Hill 1835

Prospect, Active

Alternative names

Shorty Creek

Commodities and mineralogy

Main commodities Au; Cu
Other commodities As; Bi; Pb; Sb; Sn; W; Zn
Ore minerals arsenopyrite; bornite; chalcopyrite; gold; molybdenite; pyrite; pyrrhotite; stibnite
Gangue minerals quartz

Geographic location

Quadrangle map, 1:250,000-scale LG
Latitude 65.4309
Longitude -148.5136
Nearby scientific data Find additional scientific data near this location
Location and accuracy This prospect is on hill 1835 about 0.5 mile northeast of the head of Shorty Creek and about 7 miles south-southeast of Livengood. Since 2005, it is one of several prospects often referred to as part of the Shorty Creek project which covers a large area and several other prospects. It is southeast quarter of section 14, T. 7 N., R. 5 W of the Fairbanks Meridian. The location is accurate with a quarter mile.

Geologic setting

Geologic description

The hills south of the Tolovana River in this area are covered with sub-Arctic forest and loess; outcrop is sparse; however at the Hill 1835 prospect there is an absence of vegetation which is attributed to acidic soils and metal toxicity (Abrams, 2015). The rocks in the area are mainly the Lower Cretaceous Wilber Creek sequence of folded black carbonaceous siltstone, gray feldspathic sandstone and silty sandstone, black shale, and polymictic conglomerate (Albanese, 1983a; Weber and others, 1992). The sequence disconformably overlies Lower Paleozoic carbonate, volcanic, and pelitic rocks. Several small plutons, mostly of granodiorite composition, are in the Shorty Creek area. Biotite hornfels and lesser diopside hornfels is widespread. Although outcrops of the plutonic rocks are sparse, the widespread hornfels suggests large intrusions nearby or at depth.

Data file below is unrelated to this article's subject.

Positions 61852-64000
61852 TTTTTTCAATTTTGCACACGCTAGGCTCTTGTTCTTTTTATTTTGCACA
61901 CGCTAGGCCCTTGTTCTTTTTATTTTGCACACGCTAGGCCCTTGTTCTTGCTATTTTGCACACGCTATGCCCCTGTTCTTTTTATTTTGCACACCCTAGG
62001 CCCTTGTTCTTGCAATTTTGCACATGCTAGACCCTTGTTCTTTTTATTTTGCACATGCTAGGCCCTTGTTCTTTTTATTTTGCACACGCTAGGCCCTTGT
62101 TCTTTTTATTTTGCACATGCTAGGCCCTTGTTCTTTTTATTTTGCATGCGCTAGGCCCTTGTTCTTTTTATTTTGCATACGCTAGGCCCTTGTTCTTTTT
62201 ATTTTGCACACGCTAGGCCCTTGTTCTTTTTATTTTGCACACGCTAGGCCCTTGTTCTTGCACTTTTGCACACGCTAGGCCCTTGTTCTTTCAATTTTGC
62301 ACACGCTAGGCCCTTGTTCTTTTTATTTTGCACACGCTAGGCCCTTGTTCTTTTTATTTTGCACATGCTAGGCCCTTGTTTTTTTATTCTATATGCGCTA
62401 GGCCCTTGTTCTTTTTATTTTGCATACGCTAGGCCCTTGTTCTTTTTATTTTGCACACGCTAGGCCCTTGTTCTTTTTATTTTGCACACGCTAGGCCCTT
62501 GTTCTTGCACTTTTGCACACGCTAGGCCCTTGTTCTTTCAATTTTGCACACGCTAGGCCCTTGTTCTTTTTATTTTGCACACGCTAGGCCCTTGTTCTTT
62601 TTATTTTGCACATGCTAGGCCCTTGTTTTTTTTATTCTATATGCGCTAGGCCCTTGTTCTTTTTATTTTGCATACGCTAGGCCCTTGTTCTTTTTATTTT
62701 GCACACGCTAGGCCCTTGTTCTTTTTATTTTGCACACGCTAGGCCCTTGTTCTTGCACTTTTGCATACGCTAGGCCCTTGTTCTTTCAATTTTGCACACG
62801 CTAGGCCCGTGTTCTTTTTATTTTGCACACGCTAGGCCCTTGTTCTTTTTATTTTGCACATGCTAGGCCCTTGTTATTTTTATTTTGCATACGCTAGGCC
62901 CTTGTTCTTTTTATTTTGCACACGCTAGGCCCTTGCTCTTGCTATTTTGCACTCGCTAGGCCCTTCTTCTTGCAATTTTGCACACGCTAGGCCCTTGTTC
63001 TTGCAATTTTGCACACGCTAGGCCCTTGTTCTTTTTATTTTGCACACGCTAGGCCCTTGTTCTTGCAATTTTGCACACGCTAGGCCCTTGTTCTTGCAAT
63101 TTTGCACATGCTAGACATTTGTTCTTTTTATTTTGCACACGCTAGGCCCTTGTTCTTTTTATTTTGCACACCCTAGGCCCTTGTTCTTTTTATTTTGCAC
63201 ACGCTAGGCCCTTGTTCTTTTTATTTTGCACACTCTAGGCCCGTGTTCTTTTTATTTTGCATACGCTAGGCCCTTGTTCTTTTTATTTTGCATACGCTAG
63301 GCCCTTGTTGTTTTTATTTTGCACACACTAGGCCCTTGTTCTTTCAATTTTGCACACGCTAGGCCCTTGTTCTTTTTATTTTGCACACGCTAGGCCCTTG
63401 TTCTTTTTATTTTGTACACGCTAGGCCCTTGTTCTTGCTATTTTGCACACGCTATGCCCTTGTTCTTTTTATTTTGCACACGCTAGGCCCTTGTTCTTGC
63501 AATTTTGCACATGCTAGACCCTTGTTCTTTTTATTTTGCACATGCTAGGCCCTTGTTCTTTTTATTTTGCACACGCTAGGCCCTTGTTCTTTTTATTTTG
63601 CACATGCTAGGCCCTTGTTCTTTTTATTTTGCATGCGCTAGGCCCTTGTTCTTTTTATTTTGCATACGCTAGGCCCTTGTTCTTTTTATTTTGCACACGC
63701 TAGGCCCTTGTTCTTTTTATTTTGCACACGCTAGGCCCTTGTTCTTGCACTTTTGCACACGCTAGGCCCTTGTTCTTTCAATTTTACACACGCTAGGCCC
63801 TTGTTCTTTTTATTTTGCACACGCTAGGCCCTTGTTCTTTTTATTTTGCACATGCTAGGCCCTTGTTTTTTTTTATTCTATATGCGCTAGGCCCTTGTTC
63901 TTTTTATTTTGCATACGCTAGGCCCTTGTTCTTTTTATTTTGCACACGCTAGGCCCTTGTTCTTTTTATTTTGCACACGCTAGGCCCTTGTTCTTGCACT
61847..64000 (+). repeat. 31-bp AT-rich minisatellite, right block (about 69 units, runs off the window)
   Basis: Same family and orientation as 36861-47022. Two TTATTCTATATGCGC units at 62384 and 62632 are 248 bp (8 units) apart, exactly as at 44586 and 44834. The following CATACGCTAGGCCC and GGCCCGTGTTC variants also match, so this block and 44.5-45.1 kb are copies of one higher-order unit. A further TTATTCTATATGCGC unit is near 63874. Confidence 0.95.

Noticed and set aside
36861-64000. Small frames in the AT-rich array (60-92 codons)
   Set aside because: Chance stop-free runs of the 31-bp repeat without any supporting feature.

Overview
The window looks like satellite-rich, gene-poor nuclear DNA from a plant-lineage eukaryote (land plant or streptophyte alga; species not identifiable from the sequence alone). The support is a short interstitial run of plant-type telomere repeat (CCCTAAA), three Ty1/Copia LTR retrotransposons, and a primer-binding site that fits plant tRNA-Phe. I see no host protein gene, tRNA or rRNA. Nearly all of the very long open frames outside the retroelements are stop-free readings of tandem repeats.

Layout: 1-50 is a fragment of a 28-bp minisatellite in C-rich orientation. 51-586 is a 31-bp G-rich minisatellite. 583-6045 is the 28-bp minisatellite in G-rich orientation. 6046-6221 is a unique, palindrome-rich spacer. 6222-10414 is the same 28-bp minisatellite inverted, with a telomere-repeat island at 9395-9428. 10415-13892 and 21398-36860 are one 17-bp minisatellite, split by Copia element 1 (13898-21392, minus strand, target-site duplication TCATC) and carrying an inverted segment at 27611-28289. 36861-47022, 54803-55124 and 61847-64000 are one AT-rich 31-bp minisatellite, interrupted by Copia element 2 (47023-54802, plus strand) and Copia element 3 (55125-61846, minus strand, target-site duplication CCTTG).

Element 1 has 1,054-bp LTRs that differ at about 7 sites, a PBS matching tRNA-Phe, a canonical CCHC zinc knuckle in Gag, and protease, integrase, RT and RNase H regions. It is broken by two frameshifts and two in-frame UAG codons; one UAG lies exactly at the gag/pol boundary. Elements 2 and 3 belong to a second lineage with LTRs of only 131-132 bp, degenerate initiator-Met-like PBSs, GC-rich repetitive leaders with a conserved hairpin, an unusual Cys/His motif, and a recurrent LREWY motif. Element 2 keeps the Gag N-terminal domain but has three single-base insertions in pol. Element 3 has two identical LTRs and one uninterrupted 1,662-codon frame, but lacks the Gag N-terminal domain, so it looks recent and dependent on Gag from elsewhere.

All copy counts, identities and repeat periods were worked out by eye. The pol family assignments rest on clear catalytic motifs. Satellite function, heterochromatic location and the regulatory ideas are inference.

The most intense hydrothermal alteration occurs at the Hill 1835 prospect. In addition to widespread biotite-diopside hornfels, late vein and silica flooding is accompanied by variable crackled to matrix-supported brecciation. Widespread pervasive sericite (?) or clay (?) alteration overprints all other alteration and mineralization giving the rocks a pale yellow to tan bleached appearance. The area is dominated by northwest-directed, northeast-trending thrust faults and northeast-trending, open to recumbent isoclinal folds (Freeman, 2010). Mineralization at the Hill 1835 prospect appears to be bound by northeast striking faults and part of the same structural zone exposed over one mile to the southwest on the Alyeska Pipeline access road where a shear zone several hundred feet wide contains intense brecciation, silicification, and gold-sulfide mineralization, including arsenopyrite, stibnite, galena, and chalcopyrite. Rubble and outcrop at Hill 1835 contain hornfels with large (1 centimeter) cubic molds of pyrite, often partially filled with limonite. Drill chips contain disseminated and fracture-controlled pyrite, pyrrhotite, chalcopyrite, arsenopyrite, and bornite. Vuggy, barren, stockwork quartz veins cut grain-supported and matrix-supported breccias and appear to be the last phase of silicification (Abrams, 2015). Gold values from drill holes at Hill 1835 drilled in 1989 were higher in the hornfels in the upper 100 to 150 feet of drilling while copper values were higher outside the hornfels particularly near the bottom of some holes.
Geologic map unit (-148.516098379037, 65.430464579928)
Mineral deposit model Copper-gold porphyry system (Cox and Singer, 1986; model 20c).
Mineral deposit model number 20c
Age of mineralization Probably related to intermediate plutons, one of which has been dated at 63 Ma. A white mica from a drill hole gave a 40Ar/39Ar age of 65 to 70 Ma (Albanese, 1983a).